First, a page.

Les Anderson reviews this surreal crime/fantasy adventure series in the mould of the The Avengers…
‘From the North’ trumpet the opening credits of this production by Granada Television. The North of England that is. To a national TV audience in the late 60s it was the home of flat caps, working men’s clubs and Coronation Street. Certainly not immediately associated with anything as trendy as this fluffy confection. To a modern audience who are used to tight cause/effect plotting and over-expository narrative this curious piece from 1966 must look very strange. However to those of us who grew up in the late 60s watching such things as Adam Adamant Lives, Do Not Adjust Your Set and The Avengers this is an unjustly-neglected little gem of that ilk. Only four episodes were made and I confess I had never heard of it prior to Network’s release announcement which piqued my curiosity no end.
The series’ basic premise revolves around the relationships between a group of recurring characters whose internal dynamic shifts and changes from episode to episode. At the heart of the group is a triangular relationship between Kronk of ‘Department K, Ministry of Defence’ (John Sharp), Sam Spade-wannabe private investigator Phil Scrotty (Gary Cockrell) and, at its apex, the couture-draped jetsetting glamazon and all-round femme fatale Syrie Van Epp (Elizabeth Shepherd) a Woman Who Arranges Things, often for large sums of money. The plot in each episode, at first glance complex but ultimately irrelevant, revolves around her nefarious schemes and the hapless men she manipulates to achieve this. I will refrain from discussing these in any way as one of the great pleasures I drew from this set was watching it with absolutely no prior knowledge and letting everything unfold before my boggling eyes.
And that’s about it. As mentioned, only four episodes were ever made which is a great pity as the basic character dynamic, although formulaic, could have stood quite a few more. The show, despite its pretensions to international glamour was resolutely studio-bound by its obvious budget limitations with the very occasional foray on location. But necessity is the mother of invention and these circumstances were turned to advantage by having every scene staged in as theatrical a manner as possible. The set design, lighting and blocking are straight off the theatre stage of the time and the actors perform in a heightened theatrical style, sometimes incorporating choreographed movement a la Meyerhold. Direct address to the audience is occasionally employed (another theatrical device) which could have been jarring in a more traditionally realistic production but fits in very neatly here. There are also occasional and unusual in-camera tricks employed such as tilting and masking – during live recording, to boot! Although strange to a modern eye a 1960s audience would have been familiar with such techniques.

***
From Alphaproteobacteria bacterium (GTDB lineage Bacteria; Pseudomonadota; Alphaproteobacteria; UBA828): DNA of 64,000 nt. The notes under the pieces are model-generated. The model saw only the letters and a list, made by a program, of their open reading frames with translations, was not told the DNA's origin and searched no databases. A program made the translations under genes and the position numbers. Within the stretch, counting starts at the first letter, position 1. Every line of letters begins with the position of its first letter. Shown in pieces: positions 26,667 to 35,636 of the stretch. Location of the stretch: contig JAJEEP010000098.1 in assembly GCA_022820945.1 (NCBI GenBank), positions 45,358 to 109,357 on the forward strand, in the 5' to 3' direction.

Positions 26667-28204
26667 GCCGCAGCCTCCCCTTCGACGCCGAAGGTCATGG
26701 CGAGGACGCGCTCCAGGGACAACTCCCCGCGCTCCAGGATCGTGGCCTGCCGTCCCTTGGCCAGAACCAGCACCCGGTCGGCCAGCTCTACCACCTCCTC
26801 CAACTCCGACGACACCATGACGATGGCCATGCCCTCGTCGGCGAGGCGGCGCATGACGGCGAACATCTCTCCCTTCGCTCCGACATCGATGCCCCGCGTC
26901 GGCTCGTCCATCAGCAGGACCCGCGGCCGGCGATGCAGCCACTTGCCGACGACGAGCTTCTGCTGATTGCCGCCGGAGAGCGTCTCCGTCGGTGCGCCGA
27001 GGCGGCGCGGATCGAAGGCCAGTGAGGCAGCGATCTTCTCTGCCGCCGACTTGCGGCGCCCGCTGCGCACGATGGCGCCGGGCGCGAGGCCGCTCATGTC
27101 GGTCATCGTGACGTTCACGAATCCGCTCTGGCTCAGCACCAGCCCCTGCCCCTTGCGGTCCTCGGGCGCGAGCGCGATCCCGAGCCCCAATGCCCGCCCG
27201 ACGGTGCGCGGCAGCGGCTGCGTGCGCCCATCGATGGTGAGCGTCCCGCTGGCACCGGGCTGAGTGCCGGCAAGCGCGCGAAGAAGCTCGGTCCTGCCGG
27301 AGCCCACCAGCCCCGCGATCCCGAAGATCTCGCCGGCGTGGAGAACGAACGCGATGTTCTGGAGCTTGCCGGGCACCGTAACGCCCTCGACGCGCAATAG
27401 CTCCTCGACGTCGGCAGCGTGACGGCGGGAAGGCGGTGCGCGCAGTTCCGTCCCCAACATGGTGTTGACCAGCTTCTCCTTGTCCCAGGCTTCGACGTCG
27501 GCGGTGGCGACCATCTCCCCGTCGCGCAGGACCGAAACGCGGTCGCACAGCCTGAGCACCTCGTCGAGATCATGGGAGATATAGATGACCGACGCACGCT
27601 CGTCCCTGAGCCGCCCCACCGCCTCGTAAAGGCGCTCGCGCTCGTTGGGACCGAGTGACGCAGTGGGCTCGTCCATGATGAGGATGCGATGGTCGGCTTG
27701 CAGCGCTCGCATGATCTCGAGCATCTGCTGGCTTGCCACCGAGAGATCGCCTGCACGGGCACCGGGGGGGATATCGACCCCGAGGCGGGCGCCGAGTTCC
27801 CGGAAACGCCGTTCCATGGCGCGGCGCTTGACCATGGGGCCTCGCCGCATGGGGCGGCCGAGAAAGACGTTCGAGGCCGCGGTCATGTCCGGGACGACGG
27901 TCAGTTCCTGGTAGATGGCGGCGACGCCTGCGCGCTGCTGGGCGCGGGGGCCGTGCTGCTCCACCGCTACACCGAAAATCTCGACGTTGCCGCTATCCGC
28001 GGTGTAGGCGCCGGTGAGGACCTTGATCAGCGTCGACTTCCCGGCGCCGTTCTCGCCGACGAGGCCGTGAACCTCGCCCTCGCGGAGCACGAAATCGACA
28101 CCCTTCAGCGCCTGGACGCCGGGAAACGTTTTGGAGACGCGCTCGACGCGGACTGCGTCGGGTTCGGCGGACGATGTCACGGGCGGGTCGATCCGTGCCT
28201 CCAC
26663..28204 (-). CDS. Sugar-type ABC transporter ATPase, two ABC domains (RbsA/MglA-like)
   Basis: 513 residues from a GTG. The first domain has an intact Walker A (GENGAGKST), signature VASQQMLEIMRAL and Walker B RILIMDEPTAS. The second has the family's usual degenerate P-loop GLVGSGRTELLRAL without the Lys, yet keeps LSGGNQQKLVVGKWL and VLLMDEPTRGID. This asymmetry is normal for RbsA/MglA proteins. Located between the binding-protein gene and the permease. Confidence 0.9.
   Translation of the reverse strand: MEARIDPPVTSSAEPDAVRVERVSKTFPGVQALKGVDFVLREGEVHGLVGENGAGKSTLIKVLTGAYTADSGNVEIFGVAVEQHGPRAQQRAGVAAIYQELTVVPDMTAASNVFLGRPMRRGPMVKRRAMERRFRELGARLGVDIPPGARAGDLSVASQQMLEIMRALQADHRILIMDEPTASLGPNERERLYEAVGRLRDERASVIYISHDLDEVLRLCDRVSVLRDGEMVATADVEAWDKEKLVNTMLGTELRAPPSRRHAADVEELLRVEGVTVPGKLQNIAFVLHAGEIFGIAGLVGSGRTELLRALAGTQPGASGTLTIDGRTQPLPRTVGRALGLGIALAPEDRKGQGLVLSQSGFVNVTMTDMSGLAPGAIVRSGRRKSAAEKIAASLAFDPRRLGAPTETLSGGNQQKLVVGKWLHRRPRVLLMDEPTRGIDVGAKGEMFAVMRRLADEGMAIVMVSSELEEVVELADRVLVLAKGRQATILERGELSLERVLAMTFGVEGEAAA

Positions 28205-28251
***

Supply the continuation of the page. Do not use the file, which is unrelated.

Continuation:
What this stylised production method does, despite the reams of mannered Pinteresque dialogue is to draw attention away from the characters, who are little more than cyphers anyway, and foreground the production itself. What this series is really about is style and not substance. The characters and the situations are a living comic strip and they are there simply to service the actors’ performances. Which is one area where this piece scores because the casting is very strong indeed (for the most part). John Sharp has top-billing as Kronk, the civil servant and occasional employer of Scrotty. Sharp was a prominent character actor at the time and had a wide range, most often playing either posh government types (as in Corridor People) or bluff Northern patriarchs. Of the three principals he appears the least relaxed with what’s going on around him but despite this he turns in a good solid performance. Gary Cockrell as the wise-cracking ladies’ man Phil Scrotty is an unknown quantity as he did very little else of note. I find him the least talented actor of the three principals but he looks the part and carries out everything that’s asked of him, no matter how absurd, with commitment and enthusiasm.